Azure Active Directory Role-based Access Control is here!

October 15, 2015 Chris Spanougakis

Another cool feature from the Azure AD group! For a long time, when you wanted to give people access to some specific tasks in Azure, this was not possible: you had to give them access to an entire Azure subscription. This is the idea behind the RBAC Access Control: we can now give to our users only the required permissions for just the tasks that they want to perform.

The biggest part of the job is done using the Azure Management Portal and the rest of it is done using the RBAC command-line management tools, which is a good idea to download them. Probably you’ve guessed right: it’s PowerShell.

The ideal scenario when we talk about identity management in Azure is this: we want to make sure that when people leave the company, should loose access to our Azure subscription. But even when they have access to our subscription, they should be allowed to perform only specific tasks, related to their role.

But what are the built-in roles that can be used? Take a look at the following list and click on the role that you want to see more:  

Role Names and Descriptions:

API-Management Service Contributor
Can manage Application Insights components

Application Insights Component Contributor
Can manage Application Insights components

Automation Operator
Able to start, stop, suspend, and resume jobs

BizTalk Contributor
Can manage BizTalk services

ClearDB MySQL DB Contributor
Can manage ClearDB MySQL databases

Contributor
Can manage everything except access.

Data Factory Contributor
Can manage data factories

DevTest Lab User
Can view everything, and connect, start, restart, and shutdown virtual machines.

Document DB Account Contributor
Can manage Document DB accounts

Intelligent Systems Account Contributor
Can manage Intelligent Systems accounts

Network Contributor
Can manage all network resources

NewRelic APM Account Contributor
Can manage NewRelic Application Performance Management accounts and applications

Owner
Owners can manage everything, including access.

Reader
Readers can view everything, but can’t make changes.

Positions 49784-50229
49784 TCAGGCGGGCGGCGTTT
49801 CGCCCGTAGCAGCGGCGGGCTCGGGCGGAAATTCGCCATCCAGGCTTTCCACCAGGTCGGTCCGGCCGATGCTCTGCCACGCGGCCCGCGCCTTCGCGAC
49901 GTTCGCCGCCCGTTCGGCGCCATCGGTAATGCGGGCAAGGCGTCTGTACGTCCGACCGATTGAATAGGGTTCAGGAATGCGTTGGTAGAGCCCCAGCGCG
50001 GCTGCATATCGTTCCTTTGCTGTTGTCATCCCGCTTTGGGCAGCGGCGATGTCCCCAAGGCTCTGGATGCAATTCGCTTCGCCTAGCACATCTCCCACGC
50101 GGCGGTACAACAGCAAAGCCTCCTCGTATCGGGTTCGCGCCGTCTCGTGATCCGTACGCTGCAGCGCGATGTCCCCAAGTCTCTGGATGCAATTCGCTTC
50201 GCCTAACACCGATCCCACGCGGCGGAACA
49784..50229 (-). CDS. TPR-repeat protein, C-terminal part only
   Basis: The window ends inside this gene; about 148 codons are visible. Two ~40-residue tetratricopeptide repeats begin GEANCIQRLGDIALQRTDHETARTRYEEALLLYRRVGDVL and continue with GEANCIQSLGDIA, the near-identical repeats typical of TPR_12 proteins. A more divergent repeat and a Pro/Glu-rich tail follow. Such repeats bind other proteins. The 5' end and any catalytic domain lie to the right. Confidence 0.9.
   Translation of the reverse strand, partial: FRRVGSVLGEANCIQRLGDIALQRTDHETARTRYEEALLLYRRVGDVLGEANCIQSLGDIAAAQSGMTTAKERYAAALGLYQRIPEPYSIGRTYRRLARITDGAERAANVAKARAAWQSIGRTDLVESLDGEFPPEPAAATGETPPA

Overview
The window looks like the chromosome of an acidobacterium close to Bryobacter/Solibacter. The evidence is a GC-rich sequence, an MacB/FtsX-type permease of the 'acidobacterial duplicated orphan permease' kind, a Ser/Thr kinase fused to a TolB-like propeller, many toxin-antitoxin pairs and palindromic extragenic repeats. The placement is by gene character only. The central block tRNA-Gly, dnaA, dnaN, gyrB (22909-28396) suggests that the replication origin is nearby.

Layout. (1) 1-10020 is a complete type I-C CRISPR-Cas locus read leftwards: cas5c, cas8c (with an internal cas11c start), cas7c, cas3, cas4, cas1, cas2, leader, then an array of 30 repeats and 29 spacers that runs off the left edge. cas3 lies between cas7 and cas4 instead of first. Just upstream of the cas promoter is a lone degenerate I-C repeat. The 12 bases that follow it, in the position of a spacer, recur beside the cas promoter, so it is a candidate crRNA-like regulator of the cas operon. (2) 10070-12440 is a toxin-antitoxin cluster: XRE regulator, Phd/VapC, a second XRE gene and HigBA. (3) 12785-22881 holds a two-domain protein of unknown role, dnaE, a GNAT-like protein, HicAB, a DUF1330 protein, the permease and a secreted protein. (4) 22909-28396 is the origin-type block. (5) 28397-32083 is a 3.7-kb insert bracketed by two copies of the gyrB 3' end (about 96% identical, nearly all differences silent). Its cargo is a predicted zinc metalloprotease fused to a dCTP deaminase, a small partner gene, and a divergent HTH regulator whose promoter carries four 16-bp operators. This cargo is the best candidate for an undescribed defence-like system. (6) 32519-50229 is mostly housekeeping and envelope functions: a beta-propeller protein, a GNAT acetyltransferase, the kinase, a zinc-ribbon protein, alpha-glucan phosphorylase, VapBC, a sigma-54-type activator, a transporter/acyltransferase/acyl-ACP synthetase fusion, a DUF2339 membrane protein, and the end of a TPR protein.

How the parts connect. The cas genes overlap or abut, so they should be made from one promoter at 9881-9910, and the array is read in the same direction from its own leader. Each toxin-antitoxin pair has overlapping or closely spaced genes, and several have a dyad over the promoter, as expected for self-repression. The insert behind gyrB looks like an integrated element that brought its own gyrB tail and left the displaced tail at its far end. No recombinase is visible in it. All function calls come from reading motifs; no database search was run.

Redis Cache Contributor
Can manage Redis caches

Scheduler Job Collections Contributor
Can manage scheduler job collections

Search Service Contributor
Can manage search services

Security Manager
Can manage security components, security policies and virtual machines

SQL DB Contributor
Can manage SQL databases but not their security related policies

SQL Security Manager
Can manage the security related policies of SQL servers and databases

SQL Server Contributor
Can manage SQL servers and databases but not their security related policies

Classic Storage Account Contributor
Can manage classic storage accounts

Storage Account Contributor
Can manage storage accounts

User Access Administrator
Can manage user access to Azure resources

Classic Virtual Machine Contributor
Can manage classic virtual machines but not the virtual network or storage account to which they are connected

Virtual Machine Contributor
Can manage classic virtual machines but not the virtual network or storage account to which they are connected

Classic Network Contributor
Can manage virtual machines but not the virtual network or storage account to which they are connected

Web Plan Contributor
Can manage web plans

Website Contributor
Can manage websites but not the web plans to which they are connected

You can see an example here, where we will allow the creation of VMs to a specific group. Keep in mind that access management for subnets is only possible using Azure command-line tools:

http://blogs.technet.com/b/ad/archive/2015/10/12/azure-rbac-is-ga.aspx

You could also take a look at the following articles to learn more about Azure RBAC here and check some best practices here.